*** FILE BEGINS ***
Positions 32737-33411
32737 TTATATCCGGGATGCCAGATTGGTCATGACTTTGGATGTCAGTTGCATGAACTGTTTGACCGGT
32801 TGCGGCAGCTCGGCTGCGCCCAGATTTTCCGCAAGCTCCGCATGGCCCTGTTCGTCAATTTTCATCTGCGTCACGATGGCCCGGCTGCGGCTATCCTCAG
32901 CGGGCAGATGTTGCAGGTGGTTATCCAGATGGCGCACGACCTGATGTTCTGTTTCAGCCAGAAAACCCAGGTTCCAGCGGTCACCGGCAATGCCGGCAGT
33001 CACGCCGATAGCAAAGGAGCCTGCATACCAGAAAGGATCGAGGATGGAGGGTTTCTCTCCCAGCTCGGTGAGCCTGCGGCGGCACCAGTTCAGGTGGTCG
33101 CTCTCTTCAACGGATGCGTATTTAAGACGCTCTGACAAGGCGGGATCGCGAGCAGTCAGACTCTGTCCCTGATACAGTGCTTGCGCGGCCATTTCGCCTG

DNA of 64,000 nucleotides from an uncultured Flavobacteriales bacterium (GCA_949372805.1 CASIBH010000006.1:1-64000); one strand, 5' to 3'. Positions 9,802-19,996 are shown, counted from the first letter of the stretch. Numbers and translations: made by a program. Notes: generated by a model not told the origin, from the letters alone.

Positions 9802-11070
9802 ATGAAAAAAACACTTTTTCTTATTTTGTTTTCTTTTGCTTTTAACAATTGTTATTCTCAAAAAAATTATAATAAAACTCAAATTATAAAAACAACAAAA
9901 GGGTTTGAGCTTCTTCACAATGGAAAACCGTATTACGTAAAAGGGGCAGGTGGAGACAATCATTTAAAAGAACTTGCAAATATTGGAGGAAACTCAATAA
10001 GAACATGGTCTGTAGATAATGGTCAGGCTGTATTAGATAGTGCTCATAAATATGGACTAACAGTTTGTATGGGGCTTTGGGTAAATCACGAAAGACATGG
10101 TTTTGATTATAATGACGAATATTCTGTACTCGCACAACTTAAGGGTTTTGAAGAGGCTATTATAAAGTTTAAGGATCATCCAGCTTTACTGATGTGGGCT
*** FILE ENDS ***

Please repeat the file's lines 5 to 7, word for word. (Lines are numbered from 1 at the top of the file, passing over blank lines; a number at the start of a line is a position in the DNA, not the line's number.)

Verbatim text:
33001 CACGCCGATAGCAAAGGAGCCTGCATACCAGAAAGGATCGAGGATGGAGGGTTTCTCTCCCAGCTCGGTGAGCCTGCGGCGGCACCAGTTCAGGTGGTCG
33101 CTCTCTTCAACGGATGCGTATTTAAGACGCTCTGACAAGGCGGGATCGCGAGCAGTCAGACTCTGTCCCTGATACAGTGCTTGCGCGGCCATTTCGCCTG

DNA of 64,000 nucleotides from an uncultured Flavobacteriales bacterium (GCA_949372805.1 CASIBH010000006.1:1-64000); one strand, 5' to 3'. Positions 9,802-19,996 are shown, counted from the first letter of the stretch. Numbers and translations: made by a program. Notes: generated by a model not told the origin, from the letters alone.